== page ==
Dr. Lisa Tiemann’s research focuses on soil organic matter (SOM) dynamics and nitrogen cycling through a microbial lens. This emerging area of research provides a framework for testing questions about soil microbial community dynamics in relation to environmental change and important ecosystem services such as soil fertility and nitrogen cycling.
She explores several areas including SOM structure, biofilm formation microbial productivity and microbial growth efficiency that have rarely been studied in this microbial context.
Tiemann uses physical, biochemical and genetic research techniques that involve fundamental soil analyses, isotopic tracers and metagenomics in her exploration of questions related to soil biogeochemistry and ecology.
She studies soil resilience and ultimately, sustainability, in both natural and agricultural systems. since maintenance or recovery of SOM to promote soil fertility and sustainability cannot be achieved through scientific insights into soil processes along, Tiemann integrates social and environmental factors controlling SOM dynamics. She uses a multidisciplinary approach to determine the causes and consequences of SOM and soil fertility loss from both ecosystem and management perspectives, in a wide range of managed systems.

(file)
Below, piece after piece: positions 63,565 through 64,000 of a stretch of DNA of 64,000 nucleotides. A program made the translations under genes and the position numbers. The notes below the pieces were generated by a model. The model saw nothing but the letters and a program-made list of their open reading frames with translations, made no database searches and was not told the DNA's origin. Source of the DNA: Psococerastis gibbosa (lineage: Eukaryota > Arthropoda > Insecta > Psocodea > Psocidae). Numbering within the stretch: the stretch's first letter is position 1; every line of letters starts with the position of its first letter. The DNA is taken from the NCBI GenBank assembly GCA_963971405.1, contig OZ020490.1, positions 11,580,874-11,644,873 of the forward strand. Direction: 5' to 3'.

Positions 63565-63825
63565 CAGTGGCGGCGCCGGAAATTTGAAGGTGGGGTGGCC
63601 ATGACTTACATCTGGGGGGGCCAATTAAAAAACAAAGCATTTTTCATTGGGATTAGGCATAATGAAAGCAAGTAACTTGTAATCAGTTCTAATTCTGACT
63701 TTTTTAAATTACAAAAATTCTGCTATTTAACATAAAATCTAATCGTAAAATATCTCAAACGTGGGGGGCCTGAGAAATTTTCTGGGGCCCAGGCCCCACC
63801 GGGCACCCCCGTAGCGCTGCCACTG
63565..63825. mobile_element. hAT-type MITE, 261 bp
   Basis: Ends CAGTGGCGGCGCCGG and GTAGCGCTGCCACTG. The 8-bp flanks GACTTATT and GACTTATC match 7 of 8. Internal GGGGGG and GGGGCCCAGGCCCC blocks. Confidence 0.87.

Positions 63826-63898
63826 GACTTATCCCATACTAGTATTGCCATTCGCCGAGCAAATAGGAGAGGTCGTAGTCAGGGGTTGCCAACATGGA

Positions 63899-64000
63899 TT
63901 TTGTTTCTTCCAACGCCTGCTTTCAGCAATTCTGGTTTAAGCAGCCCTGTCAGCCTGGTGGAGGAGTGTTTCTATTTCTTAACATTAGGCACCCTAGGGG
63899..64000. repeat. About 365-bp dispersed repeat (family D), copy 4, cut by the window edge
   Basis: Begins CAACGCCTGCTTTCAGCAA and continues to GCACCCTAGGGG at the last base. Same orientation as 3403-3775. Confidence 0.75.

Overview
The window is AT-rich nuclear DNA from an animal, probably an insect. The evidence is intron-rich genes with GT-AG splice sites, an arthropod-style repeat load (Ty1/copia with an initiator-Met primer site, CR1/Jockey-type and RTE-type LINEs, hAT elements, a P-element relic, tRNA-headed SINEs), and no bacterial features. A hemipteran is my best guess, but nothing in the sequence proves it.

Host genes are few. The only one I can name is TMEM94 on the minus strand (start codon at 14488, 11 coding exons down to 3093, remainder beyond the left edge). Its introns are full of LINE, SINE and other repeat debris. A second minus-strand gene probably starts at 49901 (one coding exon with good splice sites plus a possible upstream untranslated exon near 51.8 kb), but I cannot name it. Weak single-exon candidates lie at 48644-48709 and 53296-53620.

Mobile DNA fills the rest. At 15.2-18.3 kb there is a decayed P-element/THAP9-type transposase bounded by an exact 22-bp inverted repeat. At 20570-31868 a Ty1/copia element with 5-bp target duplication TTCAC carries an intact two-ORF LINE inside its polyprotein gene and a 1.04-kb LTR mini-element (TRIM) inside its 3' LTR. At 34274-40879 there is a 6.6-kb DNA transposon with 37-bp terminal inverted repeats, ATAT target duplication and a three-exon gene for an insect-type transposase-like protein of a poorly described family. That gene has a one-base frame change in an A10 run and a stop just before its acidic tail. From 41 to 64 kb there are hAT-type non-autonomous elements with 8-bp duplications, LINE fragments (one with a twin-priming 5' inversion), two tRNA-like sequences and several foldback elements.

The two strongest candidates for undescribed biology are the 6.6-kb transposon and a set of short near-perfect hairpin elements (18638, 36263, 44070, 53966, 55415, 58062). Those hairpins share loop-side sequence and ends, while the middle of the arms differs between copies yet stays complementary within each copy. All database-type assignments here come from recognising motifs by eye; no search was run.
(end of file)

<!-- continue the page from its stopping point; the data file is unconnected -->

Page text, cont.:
Tiemann earned a doctorate in ecology and evolutionary biology from the University of Kansas and her bachelor’s degree in ecology and evolutionary biology from the University of Colorado. She was a Science, Education and Engineering for Sustainability National Science Fellow with Drs. Stuart Grandy and Joel Hartter at the University of New Hampshire, where she also completed postdoctoral work. Tiemann also holds a bachelor’s degree in trumpet performance from the University of Wyoming.